A key statistic from the game: Liverpool needed just eight shots on target to reach seven goals.
WINNER: Wayne Bennett
The old league master coach guided the new Redcliffe Dolphins to a shock opening-round victory over the Sydney Roosters, who are second-favourites for the title.
Bennett is still going strong at the tender age of 73.
That matches the age of the oldest-ever NFL coach, and is a bit older than Alex Ferguson was when he stepped down as Manchester United’s supremo.
Could coach Bennett make 80? That would be something.
Fun fact: Bennett had a very brief non-test career as a wing for Australia on a tour of New Zealand just over 50 years ago. He made his debut in Huntly, but was not selected for the Carlaw Park test where the Kiwis scored a famous and emphatic victory over a star-studded Aussie lineup.
WINNER: Charnze Nicoll-Klokstad
It’s almost impossible for any club to contemplate a successful NRL season without a top-class fullback.
There had to be doubts over the redoubtable Nicoll-Klokstad footing it with the best in the business but he was sensational in the Warriors’ opening-round win over Newcastle.
And overall, it was a wonderful start to the NRL season, with round one full of upsets and tight matches.
WINNER: Australian rugby
The Brumbies’ victory over the Blues is another crumb of comfort for new Wallabies coach Eddie Jones, as he tries to resurrect the struggling Wallabies.
The Brumbies - true to their impressive history - stuck to their guns in the second half.
As for the Blues, there was one scruffy mistake after another as they set about overturning a five-point halftime deficit.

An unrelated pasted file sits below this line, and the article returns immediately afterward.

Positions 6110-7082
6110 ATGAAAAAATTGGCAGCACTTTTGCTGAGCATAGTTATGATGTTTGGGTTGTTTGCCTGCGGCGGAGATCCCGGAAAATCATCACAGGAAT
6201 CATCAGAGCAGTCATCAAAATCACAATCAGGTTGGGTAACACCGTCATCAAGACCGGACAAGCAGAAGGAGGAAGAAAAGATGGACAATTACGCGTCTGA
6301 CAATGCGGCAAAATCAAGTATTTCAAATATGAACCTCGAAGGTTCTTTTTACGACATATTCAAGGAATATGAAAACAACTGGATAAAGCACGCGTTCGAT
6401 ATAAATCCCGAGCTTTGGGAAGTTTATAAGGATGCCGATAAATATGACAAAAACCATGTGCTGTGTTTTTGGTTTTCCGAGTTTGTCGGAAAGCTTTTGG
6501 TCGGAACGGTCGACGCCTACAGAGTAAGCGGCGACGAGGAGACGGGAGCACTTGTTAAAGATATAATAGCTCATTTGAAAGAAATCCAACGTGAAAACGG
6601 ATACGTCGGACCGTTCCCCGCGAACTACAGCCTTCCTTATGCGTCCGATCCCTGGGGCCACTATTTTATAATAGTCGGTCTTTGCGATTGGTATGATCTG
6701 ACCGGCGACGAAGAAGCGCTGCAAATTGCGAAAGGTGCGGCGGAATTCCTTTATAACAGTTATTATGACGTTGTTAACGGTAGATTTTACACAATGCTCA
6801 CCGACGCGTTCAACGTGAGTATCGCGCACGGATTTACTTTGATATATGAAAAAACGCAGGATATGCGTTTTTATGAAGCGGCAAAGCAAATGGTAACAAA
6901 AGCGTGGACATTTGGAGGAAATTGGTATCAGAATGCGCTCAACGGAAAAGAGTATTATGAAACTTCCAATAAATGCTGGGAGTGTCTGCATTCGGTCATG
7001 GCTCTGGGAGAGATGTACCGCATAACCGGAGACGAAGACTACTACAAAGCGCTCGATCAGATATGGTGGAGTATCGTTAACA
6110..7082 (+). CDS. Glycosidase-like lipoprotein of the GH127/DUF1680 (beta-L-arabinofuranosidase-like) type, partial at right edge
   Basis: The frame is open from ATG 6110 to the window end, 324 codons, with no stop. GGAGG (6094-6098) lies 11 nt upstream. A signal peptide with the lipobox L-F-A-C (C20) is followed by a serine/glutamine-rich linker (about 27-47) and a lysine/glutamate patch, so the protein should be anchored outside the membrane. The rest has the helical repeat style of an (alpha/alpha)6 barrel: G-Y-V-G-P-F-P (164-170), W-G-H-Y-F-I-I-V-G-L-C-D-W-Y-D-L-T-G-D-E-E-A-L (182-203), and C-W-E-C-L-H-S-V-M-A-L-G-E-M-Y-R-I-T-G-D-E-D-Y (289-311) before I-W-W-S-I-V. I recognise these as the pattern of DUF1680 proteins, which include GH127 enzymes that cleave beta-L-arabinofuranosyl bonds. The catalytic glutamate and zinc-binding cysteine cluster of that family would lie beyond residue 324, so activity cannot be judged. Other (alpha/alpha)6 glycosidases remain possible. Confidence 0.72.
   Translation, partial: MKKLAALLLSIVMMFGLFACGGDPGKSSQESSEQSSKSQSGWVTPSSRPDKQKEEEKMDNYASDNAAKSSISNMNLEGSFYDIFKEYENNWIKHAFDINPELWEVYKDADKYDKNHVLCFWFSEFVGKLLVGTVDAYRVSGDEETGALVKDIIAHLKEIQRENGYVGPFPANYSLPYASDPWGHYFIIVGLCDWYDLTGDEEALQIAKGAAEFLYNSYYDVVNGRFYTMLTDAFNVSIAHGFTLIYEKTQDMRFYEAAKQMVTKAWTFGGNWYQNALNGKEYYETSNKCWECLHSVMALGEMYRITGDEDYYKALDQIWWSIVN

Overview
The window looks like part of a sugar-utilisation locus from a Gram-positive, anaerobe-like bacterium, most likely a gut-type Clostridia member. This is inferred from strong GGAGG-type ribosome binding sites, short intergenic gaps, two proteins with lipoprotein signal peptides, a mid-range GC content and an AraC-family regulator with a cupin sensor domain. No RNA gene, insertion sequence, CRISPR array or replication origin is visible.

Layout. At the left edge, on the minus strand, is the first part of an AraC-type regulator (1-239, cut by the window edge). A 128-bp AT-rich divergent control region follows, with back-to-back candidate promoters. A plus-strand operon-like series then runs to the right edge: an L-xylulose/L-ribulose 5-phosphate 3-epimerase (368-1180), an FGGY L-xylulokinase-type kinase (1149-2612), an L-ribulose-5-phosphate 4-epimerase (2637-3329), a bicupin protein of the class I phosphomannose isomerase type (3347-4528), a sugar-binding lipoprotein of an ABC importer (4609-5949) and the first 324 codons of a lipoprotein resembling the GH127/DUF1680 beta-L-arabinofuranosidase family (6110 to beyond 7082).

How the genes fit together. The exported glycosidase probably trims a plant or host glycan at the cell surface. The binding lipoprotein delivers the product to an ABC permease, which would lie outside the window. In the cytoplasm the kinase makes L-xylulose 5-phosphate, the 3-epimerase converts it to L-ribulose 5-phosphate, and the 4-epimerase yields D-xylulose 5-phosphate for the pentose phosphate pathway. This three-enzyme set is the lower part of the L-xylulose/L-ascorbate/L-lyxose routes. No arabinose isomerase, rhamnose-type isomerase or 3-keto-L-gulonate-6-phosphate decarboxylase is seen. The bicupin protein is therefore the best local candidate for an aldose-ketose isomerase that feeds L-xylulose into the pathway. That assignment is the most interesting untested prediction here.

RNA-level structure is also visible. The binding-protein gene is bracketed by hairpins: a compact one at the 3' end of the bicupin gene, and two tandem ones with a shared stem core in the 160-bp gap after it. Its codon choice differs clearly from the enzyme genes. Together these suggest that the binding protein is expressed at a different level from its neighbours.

And it provided further evidence that Rieko Ioane - once the world’s best wing - doesn’t have the vision or guile to be a World Cup test centre.
Then again, perhaps creative class is no longer a requirement at the World Cup, which becomes a demolition derby as the tournament goes on.
A Kiwi didn’t win in Florida, but the opening race simply confirmed we are in for a fascinating season.
There was one very memorable moment when Scott McLaughlin re-entered the race from the pit lane, captured by an all-the-rage drone shot.
But an ensuing tussle with Romain Grosjean led to McLaughlin’s downfall, and a heartfelt apology from the Kiwi for taking the former F1 driver out.
Meanwhile canny Scott Dixon is already positioned nicely on the points table.
Stand by for more drama.
LOSERS: The Breakers
The Kiwi basketball club initially offset their home-court disadvantage with a surprise win in the best-of-five NBL finals against the Sydney Kings. But then they lost at home. Advantage Sydney.
WINNER: Charlisse Leger-Walker
More amazing news involving Leger-Walker’s career in American college basketball, where she has led Washington State to its first Pac-12 title. They beat UCLA in the final, propelling them into the glamour NCAA tournament with a high seeding.
Waikato’s Leger-Walker scored a game-high 23 points as the seventh-seeded Cougars claimed their first-ever title.
They are the lowest-ranked team to win the Pac-12. Even WSU’s men’s team has not won for more than 80 years.